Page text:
I received an email earlier this month from a son that was visibly affected by the death of his father, a portion of his email is shared here highlighting the part where the conflict started and how it ended, “My father and I would always engage in a heated discussion every time the topic touches on the business. If my memory serves me right, we had this unstable relationship starting at the time I graduated from university. At first, I thought it was part of my training, but through the years, it has gotten worse. There were many instances that he would question (and overturn) my decisions and embarrass me in front of my siblings, employees, and customers. I reached a point where I could no longer defend myself anymore. There were instances where we would have long shouting matches in his office and even in the corridors. After realizing that he would not change, I decided to leave the company after working for more than 15 years. We never spoke after that. Despite many attempts by my mother to make us reconcile, I flatly rejected it. I would always remark in a defensive tone, “Mama, this is not the right time.” 

He added, “When I learned that Dad passed away, I was filled with remorse. How do I say sorry now? I realized that I’d give almost anything to be able to tell him that I’m sorry for all the hurt I caused him, but it’s too late. Please encourage your clients to make things right while they still can. I am still hurting inside, and I feel I have let my family down.” 

That was a touching email letter from a son that never had the chance to reconcile with his father. I certainly hope it will encourage family members to leave the past behind and be reconciled to those they have hurt before it’s too late. As the late Billy Graham once said, “Nothing—absolutely nothing—is more final than death, and it closes the door on everything we should have done but didn’t.”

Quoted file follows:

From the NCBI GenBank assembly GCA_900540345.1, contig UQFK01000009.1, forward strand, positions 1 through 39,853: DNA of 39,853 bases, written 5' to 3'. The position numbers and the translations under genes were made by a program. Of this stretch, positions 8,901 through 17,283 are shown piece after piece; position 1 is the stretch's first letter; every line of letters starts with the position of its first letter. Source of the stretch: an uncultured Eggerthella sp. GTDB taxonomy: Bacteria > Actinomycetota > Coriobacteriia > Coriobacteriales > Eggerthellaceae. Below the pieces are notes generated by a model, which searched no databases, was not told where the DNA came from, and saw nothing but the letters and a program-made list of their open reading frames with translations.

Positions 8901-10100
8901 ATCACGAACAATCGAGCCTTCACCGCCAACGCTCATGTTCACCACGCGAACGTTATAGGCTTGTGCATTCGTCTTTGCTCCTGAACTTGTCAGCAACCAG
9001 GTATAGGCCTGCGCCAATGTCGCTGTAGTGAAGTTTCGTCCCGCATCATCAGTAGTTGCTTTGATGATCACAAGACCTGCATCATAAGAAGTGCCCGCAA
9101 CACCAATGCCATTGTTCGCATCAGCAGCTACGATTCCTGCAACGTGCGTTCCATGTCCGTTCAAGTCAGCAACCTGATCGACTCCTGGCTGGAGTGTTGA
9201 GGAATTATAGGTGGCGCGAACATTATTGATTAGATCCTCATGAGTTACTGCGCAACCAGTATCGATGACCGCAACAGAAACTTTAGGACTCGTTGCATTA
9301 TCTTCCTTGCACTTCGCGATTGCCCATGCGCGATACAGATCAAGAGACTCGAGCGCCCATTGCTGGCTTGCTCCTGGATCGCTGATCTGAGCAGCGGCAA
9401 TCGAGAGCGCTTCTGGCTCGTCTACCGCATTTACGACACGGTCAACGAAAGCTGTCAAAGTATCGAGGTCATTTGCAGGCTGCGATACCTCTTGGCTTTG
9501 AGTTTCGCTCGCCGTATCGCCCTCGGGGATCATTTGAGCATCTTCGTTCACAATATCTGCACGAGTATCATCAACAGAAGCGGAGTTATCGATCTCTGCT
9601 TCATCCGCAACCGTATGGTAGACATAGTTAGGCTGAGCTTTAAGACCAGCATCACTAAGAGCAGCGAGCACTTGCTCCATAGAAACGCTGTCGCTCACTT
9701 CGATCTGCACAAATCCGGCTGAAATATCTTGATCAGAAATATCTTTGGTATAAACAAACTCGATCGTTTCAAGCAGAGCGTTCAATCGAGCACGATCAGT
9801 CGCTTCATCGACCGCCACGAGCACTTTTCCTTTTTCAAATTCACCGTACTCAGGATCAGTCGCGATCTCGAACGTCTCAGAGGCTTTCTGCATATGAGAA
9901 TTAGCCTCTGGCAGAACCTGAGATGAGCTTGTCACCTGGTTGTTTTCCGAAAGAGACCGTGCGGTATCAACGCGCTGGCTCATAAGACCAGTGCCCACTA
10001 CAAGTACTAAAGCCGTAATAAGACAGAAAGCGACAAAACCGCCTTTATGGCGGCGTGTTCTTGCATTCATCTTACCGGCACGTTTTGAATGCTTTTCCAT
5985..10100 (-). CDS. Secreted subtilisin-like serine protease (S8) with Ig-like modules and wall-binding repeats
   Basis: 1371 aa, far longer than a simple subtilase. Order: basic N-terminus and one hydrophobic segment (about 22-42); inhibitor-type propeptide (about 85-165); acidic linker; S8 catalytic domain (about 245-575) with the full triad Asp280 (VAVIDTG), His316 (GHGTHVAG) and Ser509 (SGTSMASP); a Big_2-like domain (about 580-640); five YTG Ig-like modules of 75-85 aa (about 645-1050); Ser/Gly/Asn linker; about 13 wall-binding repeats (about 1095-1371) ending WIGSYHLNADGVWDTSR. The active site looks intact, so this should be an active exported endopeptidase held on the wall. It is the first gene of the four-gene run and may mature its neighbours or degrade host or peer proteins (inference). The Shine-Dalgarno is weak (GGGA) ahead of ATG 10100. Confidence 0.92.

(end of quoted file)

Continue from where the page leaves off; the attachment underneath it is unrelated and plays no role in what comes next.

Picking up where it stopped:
Admittedly it’s not easy to go to someone we’ve hurt and tell them we’re sorry (particularly if they’ve also hurt us). Our pride gets in the way; we also fear we might make things worse. But this shouldn’t hold us back. Graham quotes a verse in the bible to reinforce it, and in the quote, Jesus said, “If you forgive other people when they sin against you, your heavenly Father will also forgive you” (Matthew 6:14).

If there are issues or misunderstandings among family members, reconciliation is key. I still consider my family lucky as I get along well with my siblings. Our lines are open and we generally swap stories mixed with the good and the problematic ones. Clearly, our parents have shared values passed on to us, primarily respect and love for one another. For families with a history of conflict, it is time to reflect if you will continue to be haunted by ongoing conflicts or look at this holiday season of love and forgiveness as an opportunity to repair broken relationships.  

It is time to heal old wounds

We grew up believing that Christmas is intrinsically about family. While the holidays can provide many opportunities to reconnect with relatives, Christmas can also bridge familial relationships that are experiencing tension due in part because of rivalries between siblings or other business-related disputes. And what if you’re not on good terms with your loved ones? Strained relationships among relatives can impact other family members and perpetuate a stressful environment for all. While most family members approach Christmas celebrations with good intentions, old rivalries or recent arguments are often challenging to overlook or disregard, even for a short amount of time. In the interest of peace, joy and love, I will share strategies in my next column on how to deal with family conflict, which is more significant at this most crucial time of the year, the birth of Jesus Christ.